Eight months ago, 35-year old Adam Smith (name changed to protect the patient’s identity) was living in his car in Houston, dealing with the fallout from opioid use disorder (i.e., addiction). Even after years of seeking help, he was struggling to pick up the pieces after spending time in jail, ruining relationships, being let go from jobs and losing homes. Adam is one of more than two million people dealing with opioid use disorder, a devastating brain disease with negative consequences to individuals, as well as their families and communities.

Adam was fortunate to have been connected to HEROES, a proactive treatment program, and has been sober ever since … but not everyone is so lucky. Numbers from the Centers for Disease Control and Prevention show more than 130 people die every day from opioid overdose. Many of those fatalities start with a call to 9-1-1 for help following an overdose, making EMS a key player in the epidemic.

Challenges in Treatment  

The challenge is that the current healthcare landscape has uneven accessibility; patients with overdoses have no arranged follow-up care, requiring individuals to seek treatment voluntarily on their own. The system of care is difficult to navigate, resources are limited, waitlists are long, and accessing care is almost impossible in some situations. A recent study shows that there are significant disparities in the availability of opioid treatment providers across the U.S.1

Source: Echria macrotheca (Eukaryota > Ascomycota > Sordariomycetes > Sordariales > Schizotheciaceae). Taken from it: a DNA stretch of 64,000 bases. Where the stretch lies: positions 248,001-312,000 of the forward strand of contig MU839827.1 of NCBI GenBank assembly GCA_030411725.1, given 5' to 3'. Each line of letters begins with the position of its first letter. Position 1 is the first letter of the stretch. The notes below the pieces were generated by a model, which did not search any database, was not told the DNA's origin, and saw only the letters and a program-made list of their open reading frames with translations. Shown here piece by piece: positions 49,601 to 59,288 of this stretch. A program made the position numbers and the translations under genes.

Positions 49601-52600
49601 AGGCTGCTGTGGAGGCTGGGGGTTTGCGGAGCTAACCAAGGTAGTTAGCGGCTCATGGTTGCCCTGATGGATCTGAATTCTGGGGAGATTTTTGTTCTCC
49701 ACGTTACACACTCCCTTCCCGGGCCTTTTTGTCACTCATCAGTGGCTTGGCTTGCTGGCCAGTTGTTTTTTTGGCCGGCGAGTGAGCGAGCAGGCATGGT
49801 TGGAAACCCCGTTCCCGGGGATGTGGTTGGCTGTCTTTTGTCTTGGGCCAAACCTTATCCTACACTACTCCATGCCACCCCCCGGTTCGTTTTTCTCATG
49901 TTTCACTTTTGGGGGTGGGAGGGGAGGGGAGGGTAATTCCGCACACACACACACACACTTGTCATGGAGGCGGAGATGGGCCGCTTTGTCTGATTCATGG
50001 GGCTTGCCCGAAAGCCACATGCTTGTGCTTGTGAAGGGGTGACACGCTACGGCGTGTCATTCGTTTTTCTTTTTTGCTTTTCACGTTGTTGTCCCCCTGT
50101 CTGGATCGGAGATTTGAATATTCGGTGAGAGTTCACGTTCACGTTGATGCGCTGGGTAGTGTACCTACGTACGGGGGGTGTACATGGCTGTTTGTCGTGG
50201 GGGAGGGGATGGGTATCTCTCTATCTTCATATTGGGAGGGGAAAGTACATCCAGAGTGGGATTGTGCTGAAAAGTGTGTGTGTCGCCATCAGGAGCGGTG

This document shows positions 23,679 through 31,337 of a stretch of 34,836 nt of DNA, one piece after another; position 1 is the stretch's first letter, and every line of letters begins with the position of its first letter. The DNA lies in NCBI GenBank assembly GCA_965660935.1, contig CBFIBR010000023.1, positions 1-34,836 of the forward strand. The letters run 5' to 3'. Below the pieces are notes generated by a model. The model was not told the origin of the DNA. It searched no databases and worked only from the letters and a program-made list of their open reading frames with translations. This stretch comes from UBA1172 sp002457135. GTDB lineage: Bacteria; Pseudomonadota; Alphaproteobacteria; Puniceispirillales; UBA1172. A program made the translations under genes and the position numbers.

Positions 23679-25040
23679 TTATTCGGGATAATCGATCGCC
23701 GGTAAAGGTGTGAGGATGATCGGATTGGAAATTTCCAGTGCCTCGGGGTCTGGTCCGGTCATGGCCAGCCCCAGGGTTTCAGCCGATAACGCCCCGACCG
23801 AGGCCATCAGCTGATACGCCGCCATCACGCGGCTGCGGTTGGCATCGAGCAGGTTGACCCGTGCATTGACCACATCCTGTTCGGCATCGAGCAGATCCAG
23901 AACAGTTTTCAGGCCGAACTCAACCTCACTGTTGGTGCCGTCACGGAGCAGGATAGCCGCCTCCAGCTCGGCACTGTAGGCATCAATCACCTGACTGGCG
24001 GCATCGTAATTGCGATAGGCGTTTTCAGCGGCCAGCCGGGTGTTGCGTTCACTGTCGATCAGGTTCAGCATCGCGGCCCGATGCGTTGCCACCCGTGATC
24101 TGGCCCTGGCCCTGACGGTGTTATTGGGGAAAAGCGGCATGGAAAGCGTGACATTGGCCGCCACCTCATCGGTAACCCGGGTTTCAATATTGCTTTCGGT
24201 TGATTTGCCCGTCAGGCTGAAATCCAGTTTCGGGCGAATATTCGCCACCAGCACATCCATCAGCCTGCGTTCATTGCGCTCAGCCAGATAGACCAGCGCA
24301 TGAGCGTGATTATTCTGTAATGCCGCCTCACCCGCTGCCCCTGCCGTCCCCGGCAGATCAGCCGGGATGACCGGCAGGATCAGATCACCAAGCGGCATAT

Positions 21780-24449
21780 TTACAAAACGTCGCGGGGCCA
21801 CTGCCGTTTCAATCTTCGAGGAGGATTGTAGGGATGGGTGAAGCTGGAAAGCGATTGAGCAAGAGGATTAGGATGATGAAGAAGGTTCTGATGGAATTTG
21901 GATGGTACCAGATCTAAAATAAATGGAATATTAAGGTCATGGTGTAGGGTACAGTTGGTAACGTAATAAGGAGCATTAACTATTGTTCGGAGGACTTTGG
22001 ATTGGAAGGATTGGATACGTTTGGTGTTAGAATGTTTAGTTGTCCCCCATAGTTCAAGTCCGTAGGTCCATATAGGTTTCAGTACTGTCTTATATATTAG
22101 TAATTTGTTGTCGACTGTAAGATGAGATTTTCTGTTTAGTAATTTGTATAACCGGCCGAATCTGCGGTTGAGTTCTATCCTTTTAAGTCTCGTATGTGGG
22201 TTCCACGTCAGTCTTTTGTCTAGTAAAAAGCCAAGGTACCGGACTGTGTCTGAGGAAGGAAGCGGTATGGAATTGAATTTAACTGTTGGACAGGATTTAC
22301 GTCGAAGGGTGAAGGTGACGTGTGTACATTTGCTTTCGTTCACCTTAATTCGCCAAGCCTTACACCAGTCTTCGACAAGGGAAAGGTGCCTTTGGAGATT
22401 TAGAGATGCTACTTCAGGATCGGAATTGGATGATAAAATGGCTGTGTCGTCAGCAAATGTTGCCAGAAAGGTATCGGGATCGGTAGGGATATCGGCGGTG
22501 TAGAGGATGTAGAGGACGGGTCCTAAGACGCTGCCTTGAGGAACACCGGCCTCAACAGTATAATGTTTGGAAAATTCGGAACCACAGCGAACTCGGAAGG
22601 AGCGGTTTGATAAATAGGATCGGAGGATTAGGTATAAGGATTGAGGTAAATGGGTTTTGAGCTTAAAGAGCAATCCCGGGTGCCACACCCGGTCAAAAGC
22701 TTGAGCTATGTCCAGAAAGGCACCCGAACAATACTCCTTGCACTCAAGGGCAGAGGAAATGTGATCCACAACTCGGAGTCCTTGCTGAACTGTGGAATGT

Despite this dark picture, there is good news. EMS, police, public health agencies, government entities, healthcare providers and other community partners are all looking for viable solutions to change and implement alternative care coordination strategies. The key is to get all these organizations working together across communities.

The HEROES Solution

The Houston Emergency Response Opioid Engagement System (HEROES) is one of the initiatives that’s taking on the challenge. HEROES aims to save lives, provide comprehensive treatment for opioid abusers, gain a more thorough understanding of the epidemic in Houston, and develop a coordinated system of care. The program was developed by The University of Texas Health Science Center at Houston (UTHealth), in partnership with multiple community organizations including the Houston Fire Department, Houston Police Department, Houston Recovery Center, and Memorial Hermann Hospital. The communitywide collaboration also includes public health, social services and substance treatment providers.